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Republicans Made Gains Down-Ballot In California. What Does It Mean For The Party’s Future In The State?




Republican Congressional candidate in California's 39th District Young Kim (R) is surrounded by supporters and media as she arrives at an election night event in Rowland Heights, California on November 6, 2018.
Republican Congressional candidate in California's 39th District Young Kim (R) is surrounded by supporters and media as she arrives at an election night event in Rowland Heights, California on November 6, 2018.
ROBYN BECK/AFP via Getty Images

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Although Joe Biden won California by nearly 30 percent of the vote, the Republican Party saw gains down-ballot in the otherwise heavily Democratic state.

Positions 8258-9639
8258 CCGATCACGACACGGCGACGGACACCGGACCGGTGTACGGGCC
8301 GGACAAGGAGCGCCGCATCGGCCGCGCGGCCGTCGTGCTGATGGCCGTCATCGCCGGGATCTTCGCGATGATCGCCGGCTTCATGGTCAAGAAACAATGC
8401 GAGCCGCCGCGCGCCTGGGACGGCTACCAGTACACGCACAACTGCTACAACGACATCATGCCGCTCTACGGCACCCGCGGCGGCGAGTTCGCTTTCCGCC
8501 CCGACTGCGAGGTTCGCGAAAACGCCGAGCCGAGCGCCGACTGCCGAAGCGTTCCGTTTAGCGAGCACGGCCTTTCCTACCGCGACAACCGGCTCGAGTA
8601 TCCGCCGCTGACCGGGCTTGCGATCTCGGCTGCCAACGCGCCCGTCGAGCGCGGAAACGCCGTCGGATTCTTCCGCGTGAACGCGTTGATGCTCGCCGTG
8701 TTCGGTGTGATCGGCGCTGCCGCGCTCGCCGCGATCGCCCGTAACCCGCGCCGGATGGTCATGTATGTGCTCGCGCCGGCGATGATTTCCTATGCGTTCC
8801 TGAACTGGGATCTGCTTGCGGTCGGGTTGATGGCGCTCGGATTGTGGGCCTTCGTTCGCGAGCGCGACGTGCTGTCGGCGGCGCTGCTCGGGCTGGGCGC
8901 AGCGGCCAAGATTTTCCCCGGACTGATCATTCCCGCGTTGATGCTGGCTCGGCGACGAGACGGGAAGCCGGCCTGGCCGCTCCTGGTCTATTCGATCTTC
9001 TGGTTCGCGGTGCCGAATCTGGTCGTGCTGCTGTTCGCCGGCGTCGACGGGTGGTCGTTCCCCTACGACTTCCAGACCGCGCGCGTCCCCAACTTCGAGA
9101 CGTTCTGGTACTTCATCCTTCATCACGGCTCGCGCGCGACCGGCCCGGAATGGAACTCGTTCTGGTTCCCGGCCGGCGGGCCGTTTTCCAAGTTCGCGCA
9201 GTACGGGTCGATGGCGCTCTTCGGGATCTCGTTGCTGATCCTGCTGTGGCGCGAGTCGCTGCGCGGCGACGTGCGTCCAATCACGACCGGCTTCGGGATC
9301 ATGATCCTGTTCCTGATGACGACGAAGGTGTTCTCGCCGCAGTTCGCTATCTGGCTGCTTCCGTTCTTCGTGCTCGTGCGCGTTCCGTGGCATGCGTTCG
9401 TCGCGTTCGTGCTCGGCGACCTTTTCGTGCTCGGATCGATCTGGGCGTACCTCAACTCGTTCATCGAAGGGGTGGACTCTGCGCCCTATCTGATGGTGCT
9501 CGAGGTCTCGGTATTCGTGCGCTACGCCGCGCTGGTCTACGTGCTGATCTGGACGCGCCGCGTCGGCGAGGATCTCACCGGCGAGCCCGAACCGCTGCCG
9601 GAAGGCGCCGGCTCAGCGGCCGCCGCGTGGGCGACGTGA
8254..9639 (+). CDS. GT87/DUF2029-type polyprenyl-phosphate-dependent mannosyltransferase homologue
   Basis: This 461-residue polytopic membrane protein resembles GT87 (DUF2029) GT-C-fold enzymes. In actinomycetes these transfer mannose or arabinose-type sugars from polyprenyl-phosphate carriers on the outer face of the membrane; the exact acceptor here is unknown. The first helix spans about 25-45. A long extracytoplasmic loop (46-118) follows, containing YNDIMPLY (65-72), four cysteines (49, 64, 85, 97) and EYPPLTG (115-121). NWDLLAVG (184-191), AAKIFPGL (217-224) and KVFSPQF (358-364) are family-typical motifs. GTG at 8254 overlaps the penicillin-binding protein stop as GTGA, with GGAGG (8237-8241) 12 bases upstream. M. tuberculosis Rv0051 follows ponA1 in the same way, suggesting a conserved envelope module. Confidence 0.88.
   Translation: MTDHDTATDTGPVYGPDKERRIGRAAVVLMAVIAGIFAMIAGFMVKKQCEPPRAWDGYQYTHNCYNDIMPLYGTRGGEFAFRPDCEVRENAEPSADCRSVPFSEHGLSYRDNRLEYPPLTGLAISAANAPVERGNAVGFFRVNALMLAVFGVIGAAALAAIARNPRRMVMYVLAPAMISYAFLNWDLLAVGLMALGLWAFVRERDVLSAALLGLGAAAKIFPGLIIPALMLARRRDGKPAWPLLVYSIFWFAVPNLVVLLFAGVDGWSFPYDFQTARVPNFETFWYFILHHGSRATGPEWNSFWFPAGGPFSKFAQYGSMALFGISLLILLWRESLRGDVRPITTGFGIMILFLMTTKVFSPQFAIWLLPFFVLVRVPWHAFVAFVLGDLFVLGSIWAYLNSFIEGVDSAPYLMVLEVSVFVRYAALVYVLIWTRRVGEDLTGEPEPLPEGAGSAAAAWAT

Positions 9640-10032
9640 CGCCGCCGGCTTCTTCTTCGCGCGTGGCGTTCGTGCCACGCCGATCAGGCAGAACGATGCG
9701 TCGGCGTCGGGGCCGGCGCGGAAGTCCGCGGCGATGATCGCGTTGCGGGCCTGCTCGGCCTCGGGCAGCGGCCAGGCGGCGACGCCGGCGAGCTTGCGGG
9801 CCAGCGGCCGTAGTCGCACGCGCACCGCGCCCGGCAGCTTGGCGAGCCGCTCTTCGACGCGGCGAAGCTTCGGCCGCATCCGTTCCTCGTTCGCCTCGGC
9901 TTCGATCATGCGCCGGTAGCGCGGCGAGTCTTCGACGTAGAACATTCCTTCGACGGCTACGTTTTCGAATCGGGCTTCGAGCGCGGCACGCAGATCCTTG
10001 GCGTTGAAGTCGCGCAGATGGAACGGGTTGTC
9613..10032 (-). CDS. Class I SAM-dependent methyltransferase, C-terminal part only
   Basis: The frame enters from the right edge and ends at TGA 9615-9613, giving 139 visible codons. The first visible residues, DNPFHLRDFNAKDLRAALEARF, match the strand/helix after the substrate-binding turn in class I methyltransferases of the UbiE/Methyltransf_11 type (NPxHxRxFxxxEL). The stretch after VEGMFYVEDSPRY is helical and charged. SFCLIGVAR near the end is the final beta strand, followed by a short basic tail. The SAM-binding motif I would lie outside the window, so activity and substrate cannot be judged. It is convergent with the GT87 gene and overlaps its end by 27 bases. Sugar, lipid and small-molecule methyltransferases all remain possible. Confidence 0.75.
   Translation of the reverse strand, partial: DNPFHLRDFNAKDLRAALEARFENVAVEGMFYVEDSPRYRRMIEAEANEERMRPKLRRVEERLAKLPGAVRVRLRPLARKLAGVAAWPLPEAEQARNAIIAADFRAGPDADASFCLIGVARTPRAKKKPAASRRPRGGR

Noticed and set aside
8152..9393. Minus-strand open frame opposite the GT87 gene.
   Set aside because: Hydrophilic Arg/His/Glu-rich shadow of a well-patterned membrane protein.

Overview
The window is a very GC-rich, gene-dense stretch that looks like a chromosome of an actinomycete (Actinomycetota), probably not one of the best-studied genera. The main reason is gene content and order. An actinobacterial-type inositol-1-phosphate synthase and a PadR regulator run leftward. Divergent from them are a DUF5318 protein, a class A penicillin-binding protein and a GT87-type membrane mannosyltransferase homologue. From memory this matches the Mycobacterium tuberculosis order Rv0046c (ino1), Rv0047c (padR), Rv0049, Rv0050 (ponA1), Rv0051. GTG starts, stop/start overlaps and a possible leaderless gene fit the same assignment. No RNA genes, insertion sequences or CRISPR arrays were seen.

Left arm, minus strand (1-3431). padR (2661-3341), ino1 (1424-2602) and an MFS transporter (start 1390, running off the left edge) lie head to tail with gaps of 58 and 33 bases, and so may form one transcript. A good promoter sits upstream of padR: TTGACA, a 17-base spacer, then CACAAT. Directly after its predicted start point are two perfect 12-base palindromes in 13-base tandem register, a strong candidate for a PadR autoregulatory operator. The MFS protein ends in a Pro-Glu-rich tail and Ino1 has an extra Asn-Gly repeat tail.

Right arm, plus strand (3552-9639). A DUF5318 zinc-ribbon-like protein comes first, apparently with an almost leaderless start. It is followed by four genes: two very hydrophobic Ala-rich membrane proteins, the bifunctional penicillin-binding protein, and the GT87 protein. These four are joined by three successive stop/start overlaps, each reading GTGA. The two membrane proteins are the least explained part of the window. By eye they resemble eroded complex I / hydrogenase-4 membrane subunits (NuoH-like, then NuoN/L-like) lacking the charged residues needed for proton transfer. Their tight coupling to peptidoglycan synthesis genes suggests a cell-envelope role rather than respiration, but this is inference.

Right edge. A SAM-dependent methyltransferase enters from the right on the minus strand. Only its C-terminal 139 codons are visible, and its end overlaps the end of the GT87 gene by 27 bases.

Republicans will likely win back as many as four of seven House seats that Democrats had flipped in 2018. Additionally, voters did not vote in favor of business tax and rent control measures, and voted down an attempt to reinstate affirmative action. Democrats have a supermajority in the California legislature and hold every statewide office, but the recent advances by Republicans show that the party is not dead in the state, and could find greater influence in coming years.

Does this signal a shift in the state that may develop in years to come? We’re hearing more now on AirTalk. Questions? Give us a call at 866-893-5722.

Guests:

Jessica Millan Patterson, chairwoman of the California Republican Party; she tweets @millanpatterson

Pete Peterson, dean of the School of Public Policy and senior fellow at The Davenport Institute at Pepperdine University; he tweets @Pete4CA